In his 1990 book named A Short History of Financial Euphoria, economist John Kenneth Galbraith outlines what he sees as the patterns in speculation since the Tulipomania of 1636-1637. A nice little review is here.
- Individuals and institutions are captured by the wondrous satisfaction from gaining wealth.
- People believe (wrongly) that those associated with large amounts of money are intelligent.
- This upward lift creates a speculative bidding up (bubble) in land, securities, or art which reinforces itself until…
- …the inevitable mass disillusion and the crash.
This cycle is very evident in franchise systems and those investment schemes that rely on franchising as a means of marketing.
The current Blue Chip situation in New Zealand is instructive. A recent article from the New Zealand Herald indicates:
Blue Chip Financial Solutions advanced “substantial” deposits from investors to a company owned by the property scheme’s co-founder Mark Bryers, a 2005 independent report says.
The PricewaterhouseCoopers appraisal report, written for Blue Chip as it considered buying several companies from Bryers, said as at June 2005 the “vast majority” of these deposits were advanced on an unsecured basis to Bryers’ property development company Ingot Holdings. Blue Chip raised eyebrows in 2005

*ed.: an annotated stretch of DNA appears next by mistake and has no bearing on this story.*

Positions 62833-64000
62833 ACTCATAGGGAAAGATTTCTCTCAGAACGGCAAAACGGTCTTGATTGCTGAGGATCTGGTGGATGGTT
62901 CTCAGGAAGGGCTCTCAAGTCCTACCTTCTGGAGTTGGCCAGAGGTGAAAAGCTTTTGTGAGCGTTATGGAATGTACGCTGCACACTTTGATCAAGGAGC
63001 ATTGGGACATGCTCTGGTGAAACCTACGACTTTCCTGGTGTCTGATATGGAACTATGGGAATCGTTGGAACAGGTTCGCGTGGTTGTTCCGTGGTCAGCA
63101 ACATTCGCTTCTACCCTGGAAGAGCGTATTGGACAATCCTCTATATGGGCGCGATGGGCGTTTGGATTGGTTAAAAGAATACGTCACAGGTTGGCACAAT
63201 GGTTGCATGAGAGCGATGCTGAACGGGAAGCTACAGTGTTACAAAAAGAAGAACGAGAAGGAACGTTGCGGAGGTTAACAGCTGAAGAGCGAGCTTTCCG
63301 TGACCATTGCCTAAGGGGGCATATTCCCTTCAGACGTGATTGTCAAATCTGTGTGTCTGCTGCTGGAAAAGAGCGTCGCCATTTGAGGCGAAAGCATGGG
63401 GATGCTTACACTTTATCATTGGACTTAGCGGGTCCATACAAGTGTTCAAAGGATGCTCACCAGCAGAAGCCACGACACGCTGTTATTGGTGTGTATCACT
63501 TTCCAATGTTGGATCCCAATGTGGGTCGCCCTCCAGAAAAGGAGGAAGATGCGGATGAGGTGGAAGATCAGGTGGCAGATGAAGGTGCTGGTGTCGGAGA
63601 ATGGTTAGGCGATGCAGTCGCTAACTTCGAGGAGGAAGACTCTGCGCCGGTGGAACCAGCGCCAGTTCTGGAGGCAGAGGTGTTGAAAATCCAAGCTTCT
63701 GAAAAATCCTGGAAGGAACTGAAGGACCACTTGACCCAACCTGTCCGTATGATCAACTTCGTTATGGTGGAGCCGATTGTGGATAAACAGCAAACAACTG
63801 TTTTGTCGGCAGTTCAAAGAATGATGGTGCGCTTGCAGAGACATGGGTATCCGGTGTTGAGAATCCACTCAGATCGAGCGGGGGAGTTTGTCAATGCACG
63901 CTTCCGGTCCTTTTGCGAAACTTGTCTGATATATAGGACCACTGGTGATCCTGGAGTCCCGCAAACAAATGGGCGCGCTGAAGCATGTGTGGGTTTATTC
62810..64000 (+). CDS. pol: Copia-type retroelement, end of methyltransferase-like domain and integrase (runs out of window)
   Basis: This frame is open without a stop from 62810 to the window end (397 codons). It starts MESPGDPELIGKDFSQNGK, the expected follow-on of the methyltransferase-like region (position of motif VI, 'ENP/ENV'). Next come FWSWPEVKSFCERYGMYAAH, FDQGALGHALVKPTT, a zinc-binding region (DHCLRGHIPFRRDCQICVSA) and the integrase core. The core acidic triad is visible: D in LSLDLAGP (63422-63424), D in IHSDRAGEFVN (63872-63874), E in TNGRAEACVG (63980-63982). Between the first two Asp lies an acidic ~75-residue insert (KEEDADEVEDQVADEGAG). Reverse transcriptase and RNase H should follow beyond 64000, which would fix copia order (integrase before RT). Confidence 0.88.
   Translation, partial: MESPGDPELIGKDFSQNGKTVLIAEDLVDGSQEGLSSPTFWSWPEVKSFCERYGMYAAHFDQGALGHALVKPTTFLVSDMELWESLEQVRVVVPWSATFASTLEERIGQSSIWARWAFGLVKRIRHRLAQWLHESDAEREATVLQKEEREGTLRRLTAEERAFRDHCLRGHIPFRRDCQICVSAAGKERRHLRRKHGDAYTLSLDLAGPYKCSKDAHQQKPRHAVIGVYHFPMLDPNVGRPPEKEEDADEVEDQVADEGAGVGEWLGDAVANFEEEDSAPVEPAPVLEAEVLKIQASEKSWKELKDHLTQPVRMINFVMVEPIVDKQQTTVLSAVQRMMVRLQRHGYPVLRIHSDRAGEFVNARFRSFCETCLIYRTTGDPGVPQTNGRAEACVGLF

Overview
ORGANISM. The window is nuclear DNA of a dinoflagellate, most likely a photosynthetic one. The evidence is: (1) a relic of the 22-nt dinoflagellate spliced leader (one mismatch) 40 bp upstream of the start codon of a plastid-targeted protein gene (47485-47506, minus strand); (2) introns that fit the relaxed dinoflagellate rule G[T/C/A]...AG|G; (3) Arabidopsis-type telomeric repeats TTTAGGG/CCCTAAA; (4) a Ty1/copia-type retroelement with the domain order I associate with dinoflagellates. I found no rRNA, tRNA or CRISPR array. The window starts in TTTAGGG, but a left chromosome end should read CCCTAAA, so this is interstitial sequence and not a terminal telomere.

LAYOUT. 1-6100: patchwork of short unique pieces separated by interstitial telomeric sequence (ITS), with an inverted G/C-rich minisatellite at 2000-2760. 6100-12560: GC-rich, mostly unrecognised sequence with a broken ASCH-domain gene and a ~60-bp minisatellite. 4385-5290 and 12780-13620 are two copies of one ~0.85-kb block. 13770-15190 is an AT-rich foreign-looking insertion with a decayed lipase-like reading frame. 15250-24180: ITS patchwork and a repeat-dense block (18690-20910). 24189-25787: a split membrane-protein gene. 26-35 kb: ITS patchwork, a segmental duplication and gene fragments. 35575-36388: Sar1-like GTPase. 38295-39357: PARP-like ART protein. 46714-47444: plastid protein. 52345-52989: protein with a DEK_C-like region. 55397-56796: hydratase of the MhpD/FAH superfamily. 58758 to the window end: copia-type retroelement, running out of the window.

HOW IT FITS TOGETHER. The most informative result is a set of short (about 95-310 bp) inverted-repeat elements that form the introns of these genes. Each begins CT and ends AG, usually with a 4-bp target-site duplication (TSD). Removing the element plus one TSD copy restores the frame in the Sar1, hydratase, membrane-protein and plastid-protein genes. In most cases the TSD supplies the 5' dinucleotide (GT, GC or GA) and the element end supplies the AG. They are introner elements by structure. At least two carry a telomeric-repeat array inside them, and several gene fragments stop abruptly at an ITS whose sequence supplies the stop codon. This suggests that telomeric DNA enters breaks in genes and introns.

Total losses? A newly revised minimum of $84-million for 3,000 Mom-and-Pop real estate investors.
BTW: All perfectly legal, I assure you. Only the finest NZ and AU legal and accounting minds were used in baking this cake. Everything is legal unless a specific law exists to make it illegal. And then you’ve got to investigate, charge and prosecute the law breakers.
Oh well, so it goes.
Dr. Galbraith taught at Harvard University for many years, won the U.S. Presidential Medal of Freedom (twice) and was born on a farm in southwestern Ontario, Canada.